To stay or to leave : Hong Kong’s new emigration wave

Story by Angel Hui, Sammy Heung and Harvey Kong

As Hong Kong grapples with its future, many in Hong Kong are doing the same, with some deciding to emigrate abroad. As others are desperate to leave, some are having second thoughts.

Rachel holds her Hong Kong Special Administrative Region passport, along with an envelope from United State Department of State National Visa Center in Hong Kong, Dec. 2, 2020. PHOTO/Harvey Kong

Rachel, a 20-year-old biology student, is currently in the process of emigrating to the United States. Unlike others who are looking for ways to emigrate abroad, Rachel did not make the decision to emigrate herself, instead she is emigrating with her entire family.

In 2008, Rachel’s mum applied for permanent residency in the United States due to some family issues. As the United States sees anyone over 21 years old as an individual, Rachel must go to the United States with her mother and her siblings before 2022, in order to continue her emigration procedure. As she has relatives who are now living in the US, she does not feel her accommodation and education would be an issue.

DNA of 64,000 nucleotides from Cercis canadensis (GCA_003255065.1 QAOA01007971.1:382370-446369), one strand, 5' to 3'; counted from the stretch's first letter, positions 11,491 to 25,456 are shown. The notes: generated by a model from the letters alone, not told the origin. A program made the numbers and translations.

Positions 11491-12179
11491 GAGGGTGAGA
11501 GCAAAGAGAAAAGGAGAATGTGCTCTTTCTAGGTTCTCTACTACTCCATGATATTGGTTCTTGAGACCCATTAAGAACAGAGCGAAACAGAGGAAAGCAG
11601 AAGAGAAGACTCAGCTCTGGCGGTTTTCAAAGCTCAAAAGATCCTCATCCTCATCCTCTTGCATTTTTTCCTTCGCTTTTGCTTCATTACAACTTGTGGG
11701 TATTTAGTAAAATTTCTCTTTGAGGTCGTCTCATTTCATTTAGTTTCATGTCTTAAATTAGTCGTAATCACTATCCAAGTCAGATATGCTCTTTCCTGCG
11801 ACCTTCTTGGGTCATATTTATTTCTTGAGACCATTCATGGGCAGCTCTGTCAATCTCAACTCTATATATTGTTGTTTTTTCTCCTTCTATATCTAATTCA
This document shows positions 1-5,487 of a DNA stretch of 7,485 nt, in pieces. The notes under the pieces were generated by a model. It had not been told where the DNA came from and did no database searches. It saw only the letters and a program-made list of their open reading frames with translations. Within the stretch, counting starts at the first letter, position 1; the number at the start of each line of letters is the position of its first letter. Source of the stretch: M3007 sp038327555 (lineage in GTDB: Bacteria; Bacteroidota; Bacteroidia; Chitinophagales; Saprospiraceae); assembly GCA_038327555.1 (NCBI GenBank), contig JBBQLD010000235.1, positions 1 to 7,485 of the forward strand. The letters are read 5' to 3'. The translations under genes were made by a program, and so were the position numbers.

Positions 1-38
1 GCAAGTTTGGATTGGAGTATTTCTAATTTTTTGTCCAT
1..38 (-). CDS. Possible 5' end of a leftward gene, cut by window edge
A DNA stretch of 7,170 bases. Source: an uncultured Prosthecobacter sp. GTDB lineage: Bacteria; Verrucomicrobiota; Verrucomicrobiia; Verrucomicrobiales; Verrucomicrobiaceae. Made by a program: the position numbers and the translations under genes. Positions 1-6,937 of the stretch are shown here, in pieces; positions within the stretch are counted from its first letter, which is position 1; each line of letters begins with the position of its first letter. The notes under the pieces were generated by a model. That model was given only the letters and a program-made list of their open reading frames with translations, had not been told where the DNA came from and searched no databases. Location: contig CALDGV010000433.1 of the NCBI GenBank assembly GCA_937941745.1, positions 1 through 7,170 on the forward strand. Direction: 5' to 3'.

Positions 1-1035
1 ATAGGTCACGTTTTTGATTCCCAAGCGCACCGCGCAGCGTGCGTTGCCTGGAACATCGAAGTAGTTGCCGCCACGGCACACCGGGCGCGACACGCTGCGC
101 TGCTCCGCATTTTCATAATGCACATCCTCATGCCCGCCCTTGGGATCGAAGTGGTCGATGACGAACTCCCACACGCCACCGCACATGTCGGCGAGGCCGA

Politics was not the major reason for Rachel to emigrate abroad. “Political issues will never be my major concern. The political environment is determined by those in power.” She said, “The political environment is determined by those in power. I am not so confident in ‘democracy’ in general.” Rachel added.

Rachel is more concerned about adapting to life in the states, where she feels that her largest obstacle would be forming her own social circle.

However, politics is now one of the reasons that people are considering to emigrate from Hong Kong.

John Hu, a migration consultant with 20 years of experience, notes that the national security law and the resulting preferential treatment from Western countries have given people a push to emigrate from Hong Kong. He notes that his client types have largely stayed the same, but he has noticed that they are getting younger and more determined to leave. “We realize that with everything happening, the determination that people have to leave Hong Kong is getting stronger.” he said.

Hong Kong does not have any official emigration figures, but the Security Bureau keeps an estimate based on application of Certificates of No Criminal Convictions (CNCC), which is a document needed for some emigration visas. The Security Bureau estimated that 7000 people have emigrated last year, a decrease from 7600 compared to the previous year, while the figure for 2020 is not yet available. However, the figure is not an accurate representation of emigration figures, as a CNCC application is not a guarantee that the applicant will be emigrating.

A hint at the actual situation could be seen from John’s migration consulting business, who has seen business soar throughout the past year. “Recently our business is quite good. We have a double digit business growth per year, and for this year maybe 40% growth” he said.

Although a large number of people are emigrating to other countries, there are also people who chose to return to Hong Kong.

Karen Chan, a 32-year-old school teacher holds her Canadian passport. PHOTO/Handout